Karma's World

TV review by
Joly Herman, Common Sense Media
Karma's World TV Poster Image
Moral lessons artistically woven in top-shelf show.

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Did we miss something on diversity?

Research shows a connection between kids' healthy self-esteem and positive portrayals in media. That's why we've added a new "Diverse Representations" section to our reviews that will be rolling out on an ongoing basis. You can help us help kids by suggesting a diversity update.

A lot or a little?

The parents' guide to what's in this movie.

Educational Value

Lots of searching questions that middle schoolers are asking themselves. Each episode has a situation that Karma and her friends explore and find answers to. Racial differences, bullying, social challenges are delved into. Kids model age-appropriate behavior, ask parents for help. 

Positive Messages

Heartfelt and touching lessons are learned. Always tell the truth, especially when it's hard. The real magic is spending time with family. Speak up for yourself. Your friends can hurt you even if they don't mean to, so talk with them about your true feelings. Be proud of who you are. What makes you special is worth hanging onto even if people doubt you. Beauty comes from the inside. Help when you can. Be creative. Ask for help.

Positive Role Models

Karma's parents are very strong and available to her and her brother. They explain how differences can be strength. They allow her to grow. They encourage their kids to be courageous. Other adults check in with the kids to see how they are. There is a true community depicted.

Diverse Representations

Karma comes from an African American family that feels authentic in its connection, pride, and expression. There are kids with disabilities in this show. People in the community come from many different ethnicities, backgrounds, ages, and races. Girls are strong and rise to challenges. White people are in the minority in this show.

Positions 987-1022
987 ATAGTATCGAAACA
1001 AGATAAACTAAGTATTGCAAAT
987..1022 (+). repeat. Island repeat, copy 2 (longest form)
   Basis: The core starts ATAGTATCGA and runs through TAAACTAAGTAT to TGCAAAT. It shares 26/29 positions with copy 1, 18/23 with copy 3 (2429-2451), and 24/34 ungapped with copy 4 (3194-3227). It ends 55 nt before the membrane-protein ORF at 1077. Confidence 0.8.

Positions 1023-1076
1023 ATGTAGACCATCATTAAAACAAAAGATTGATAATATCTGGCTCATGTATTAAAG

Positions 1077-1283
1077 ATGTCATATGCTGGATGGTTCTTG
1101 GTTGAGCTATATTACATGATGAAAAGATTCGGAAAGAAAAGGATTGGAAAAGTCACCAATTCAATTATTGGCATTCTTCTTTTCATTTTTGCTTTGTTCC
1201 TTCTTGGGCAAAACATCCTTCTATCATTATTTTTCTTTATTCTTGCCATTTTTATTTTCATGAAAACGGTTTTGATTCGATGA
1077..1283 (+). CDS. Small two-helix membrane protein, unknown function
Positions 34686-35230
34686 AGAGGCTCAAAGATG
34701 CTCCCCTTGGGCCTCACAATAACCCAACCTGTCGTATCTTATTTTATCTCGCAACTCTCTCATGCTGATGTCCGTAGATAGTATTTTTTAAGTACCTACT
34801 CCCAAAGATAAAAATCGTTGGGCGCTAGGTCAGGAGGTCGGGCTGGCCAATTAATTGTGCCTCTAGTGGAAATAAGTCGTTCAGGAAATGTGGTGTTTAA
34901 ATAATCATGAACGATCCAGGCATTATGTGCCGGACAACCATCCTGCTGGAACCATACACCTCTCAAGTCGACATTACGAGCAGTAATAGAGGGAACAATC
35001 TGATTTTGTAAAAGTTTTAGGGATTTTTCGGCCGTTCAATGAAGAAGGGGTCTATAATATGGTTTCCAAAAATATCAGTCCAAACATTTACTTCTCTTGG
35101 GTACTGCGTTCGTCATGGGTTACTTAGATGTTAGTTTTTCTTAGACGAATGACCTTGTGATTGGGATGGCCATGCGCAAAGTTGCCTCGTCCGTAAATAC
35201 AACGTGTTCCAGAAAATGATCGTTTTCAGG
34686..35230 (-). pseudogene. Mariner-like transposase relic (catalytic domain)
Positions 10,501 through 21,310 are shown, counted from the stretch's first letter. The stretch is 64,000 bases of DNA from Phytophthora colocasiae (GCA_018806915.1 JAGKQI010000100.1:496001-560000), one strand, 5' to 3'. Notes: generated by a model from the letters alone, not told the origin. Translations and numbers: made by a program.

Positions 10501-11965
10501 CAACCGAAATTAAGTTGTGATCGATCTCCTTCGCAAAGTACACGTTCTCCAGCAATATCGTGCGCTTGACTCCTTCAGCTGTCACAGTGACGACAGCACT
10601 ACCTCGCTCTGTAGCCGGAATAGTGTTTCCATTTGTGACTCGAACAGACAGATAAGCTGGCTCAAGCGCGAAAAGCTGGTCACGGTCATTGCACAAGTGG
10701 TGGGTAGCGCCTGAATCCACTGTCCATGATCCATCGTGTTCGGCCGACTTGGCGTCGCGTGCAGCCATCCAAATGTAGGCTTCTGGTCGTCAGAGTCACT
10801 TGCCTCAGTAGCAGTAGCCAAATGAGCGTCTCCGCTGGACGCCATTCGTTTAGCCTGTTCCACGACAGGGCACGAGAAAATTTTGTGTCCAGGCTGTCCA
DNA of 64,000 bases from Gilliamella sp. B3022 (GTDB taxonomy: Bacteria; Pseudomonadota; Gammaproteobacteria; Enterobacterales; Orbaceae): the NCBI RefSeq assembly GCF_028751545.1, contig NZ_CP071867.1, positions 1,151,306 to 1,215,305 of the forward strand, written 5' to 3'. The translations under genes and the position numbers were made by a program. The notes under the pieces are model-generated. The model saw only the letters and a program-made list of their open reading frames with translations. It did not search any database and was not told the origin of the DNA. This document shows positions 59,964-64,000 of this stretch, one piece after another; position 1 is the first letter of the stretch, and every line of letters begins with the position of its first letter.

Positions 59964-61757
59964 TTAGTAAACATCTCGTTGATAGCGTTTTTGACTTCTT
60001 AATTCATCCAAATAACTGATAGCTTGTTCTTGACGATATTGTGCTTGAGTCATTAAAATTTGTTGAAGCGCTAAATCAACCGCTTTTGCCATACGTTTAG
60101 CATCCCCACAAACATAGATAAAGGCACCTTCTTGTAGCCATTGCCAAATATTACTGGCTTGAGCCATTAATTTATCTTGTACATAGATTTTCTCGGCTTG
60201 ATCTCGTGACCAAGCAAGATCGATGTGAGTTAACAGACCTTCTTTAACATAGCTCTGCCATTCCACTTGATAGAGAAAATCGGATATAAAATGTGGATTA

Violence & Scariness
Sexy Stuff

People eat chips and candy bars a lot.

Drinking, Drugs & Smoking

What parents need to know

Parents need to know that Karma's World was created by actor and musician Ludacris, written by Halcyon Person (Blaze and the Monster Machines), and Kellie R. Griffin (Tyler Perry's House of Payne), all accomplished writers who are Black. The result is a series told from a Black middle-school girl's perspective. Expect creative, fully fleshed-out characters who have problems that they try to solve with the help of their family, friends, and community. 

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What's the story?

In KARMA'S WORLD, Karma Grant is a middle schooler who loves to make music to "express [her] feelings to the world." She writes lyrics in her journal, and performs her raps in front of her friends, family, and community. She faces challenges with the help of her parents. In each episode, she copes with issues having to do with race, confidence, identity, expression, and self-esteem. Will she be able to follow her dreams? Or will obstacles get in her way? 

Is it any good?

Middle school issues get the star treatment in a show created by Black writers, actors, and producers, who've drawn from their own experiences. Heartfelt, complex issues that tweens face are artfully faced in Karma's World. In one touching episode, Karma's friends from different backgrounds touch her hair and ask why she doesn't have "normal" hair. After they leave, Karma's mother sits her down and speaks to her in a realistic, powerful way that will touch kids from all walks of life.

This series is full of empowering moments, which parents will appreciate. The message doesn't get in the way of the plot, however; it's blended  with the action and movement of the characters' lives. Ultimately, this show does what the best shows do -- it uses art to inspire, empower, and elevate through storytelling. An excellent choice for young tweens.

Talk to your kids about ...

  • Families can talk about how Karma exhibits integrity in Karma's World. What happens when you lie about something? What do you do to have integrity?

  • Karma tries to communicate about important issues with her friends and family -- both by talking and rapping. How do you best communicate with your friends and family?

  • Karma's friends don't really use cellphones that much. Do kids in your middle school spend time on their cellphones?

TV details

Our editors recommend

For kids who love black voices

Themes & Topics

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